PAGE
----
Why would Apple pay $278m, as reported, for the right to inherit all of this grief when it could continue on grabbing established, always improving gear from the ARM crowd or turn to the machine that is Intel?
What's amusing is that Apple has been through this situation with PA Semi before and decided against the grief. Apple once considered PA Semi as a desktop and laptop replacement for its aging PowerPC chips, but shocked the start-up by revealing a deal with Intel. Apple had already invested in substantial software work with PA Semi and even had a number of employees working at the company. PA Semi's CEO Dan Dobberpuhl was furious to learn about the Intel pact in the press. But Apple was willing to burn that bridge in order to buy into Intel's reliability and economics.
It would be easy enough to argue that Steve Jobs, now fueled by billions of dollars in iPod gains, has attained a new level of arrogance, which makes the prospect of a few glitches worth the risk this time around. Perhaps he figures that PA Semi's technology is so damned impressive that it will give Apple a unique edge in the mobile device game.
Funny enough, however, not even PA Semi seems to believe this.
The company has churned through more than $100m in funding to establish a roadmap which stretches out to 16-core parts that would have nestled inside data center hardware. To date, PA Semi has secured a handful of significant wins, including NEC's storage group and Mercury Computer Systems (a server maker). The company would brag about these deals, saying that many, many more similar arrangements were on the way.
But selling out for $278m indicates to us that PA Semi did not view itself as a viable long-term concern. Its technology was not wonderful enough to make major suppliers pass on the mainstream processor makers, who have also turned to focus on low-power chips.
Er, but maybe Apple figures it can work past the muscle of ARM and Intel and out do them in the end?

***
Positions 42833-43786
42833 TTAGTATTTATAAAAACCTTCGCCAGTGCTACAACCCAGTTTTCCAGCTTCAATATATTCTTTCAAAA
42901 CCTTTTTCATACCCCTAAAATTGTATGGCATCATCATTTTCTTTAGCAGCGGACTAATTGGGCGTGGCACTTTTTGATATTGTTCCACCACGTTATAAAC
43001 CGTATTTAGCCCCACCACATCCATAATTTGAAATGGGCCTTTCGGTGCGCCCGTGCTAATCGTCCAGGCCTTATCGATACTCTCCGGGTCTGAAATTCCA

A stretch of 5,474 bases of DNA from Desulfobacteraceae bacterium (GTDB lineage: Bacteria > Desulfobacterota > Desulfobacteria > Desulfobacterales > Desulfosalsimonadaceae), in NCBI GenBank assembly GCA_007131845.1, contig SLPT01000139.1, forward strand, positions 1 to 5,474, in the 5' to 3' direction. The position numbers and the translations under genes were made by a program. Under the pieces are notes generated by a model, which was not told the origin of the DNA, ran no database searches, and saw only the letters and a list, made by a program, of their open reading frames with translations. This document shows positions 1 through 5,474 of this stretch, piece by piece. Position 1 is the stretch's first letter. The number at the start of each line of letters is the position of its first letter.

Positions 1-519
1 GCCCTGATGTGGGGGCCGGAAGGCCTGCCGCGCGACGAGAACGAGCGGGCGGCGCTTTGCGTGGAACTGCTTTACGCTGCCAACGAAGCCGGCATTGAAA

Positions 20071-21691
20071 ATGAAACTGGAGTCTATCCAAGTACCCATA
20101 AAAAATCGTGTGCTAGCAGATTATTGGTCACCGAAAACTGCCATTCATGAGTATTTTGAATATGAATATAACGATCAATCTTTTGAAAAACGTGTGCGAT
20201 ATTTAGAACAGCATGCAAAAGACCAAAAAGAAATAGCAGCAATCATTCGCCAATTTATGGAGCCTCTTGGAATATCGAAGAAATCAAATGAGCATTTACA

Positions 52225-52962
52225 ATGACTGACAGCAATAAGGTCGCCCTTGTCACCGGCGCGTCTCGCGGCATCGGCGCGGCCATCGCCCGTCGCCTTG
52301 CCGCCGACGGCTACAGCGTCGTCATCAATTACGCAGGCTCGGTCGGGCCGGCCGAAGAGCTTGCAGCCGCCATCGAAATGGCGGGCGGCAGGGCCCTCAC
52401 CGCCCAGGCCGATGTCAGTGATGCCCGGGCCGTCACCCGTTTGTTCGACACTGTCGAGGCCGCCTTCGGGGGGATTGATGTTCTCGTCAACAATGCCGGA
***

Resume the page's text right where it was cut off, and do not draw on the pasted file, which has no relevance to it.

Rather, I think Apple is up to something rather different than what it's letting on so far.
Outside of the server and storage space, PA Semi did have a path into the embedded market. So, perhaps Apple is actually looking to go after a rather broad new fleet of devices to round out the Apple TV play. It could dabble with a variety of consoles and media delivery systems or even expand into gaming units with some Cell help.
This strategy makes more sense than the mobile line being peddled elsewhere. After all, Apple's not really the engineering genius that it claims. Intel, for example, did the majority of the work around the MacBook Air, which is why you saw Lenovo, another Intel customer, release the very similar X300 just a couple of weeks after Apple's grand launch. Apple did little more than excise an Ethernet port and slap a white case on the unit. Apple is not an innards expert, so the idea of it getting into the microprocessor business simply to "gain a competitive design edge" is ludicrous.
No, $278m fails to buy a world-class mobile chip arsenal in this day and age. It does, however, buy some expertise and possible new consumer electronics avenues.
After all, if PA Semi really had the making of a mobile processor empire in the works, it would have stayed independent or demanded an insanely greater pay out.
Should Apple really think it can perform magic and turn the PA Semi gear into the base of future iPhones, then we're rather worried for the company. You can guarantee that such a charge would have enough bumps along the way to wreck Apple's rather impressive mobile momentum. ®
@ Daniel B.: '[..] then saying some time after that "Intel is the way!"' -- well, there were 8 years between the introduction of the G4 and the switch to Intel. Switching back to PPC within within 2 years after going through a huge amount of trouble to switch to Intel in the first place might look a little ludicrous. Whereas at the time it came out, the PPC 7500 (aka G4) actually beat Intel's chips lengthwise and broadside in performance per watt, throughput per cycle and actual just plain performance in practical applications like image or video editing.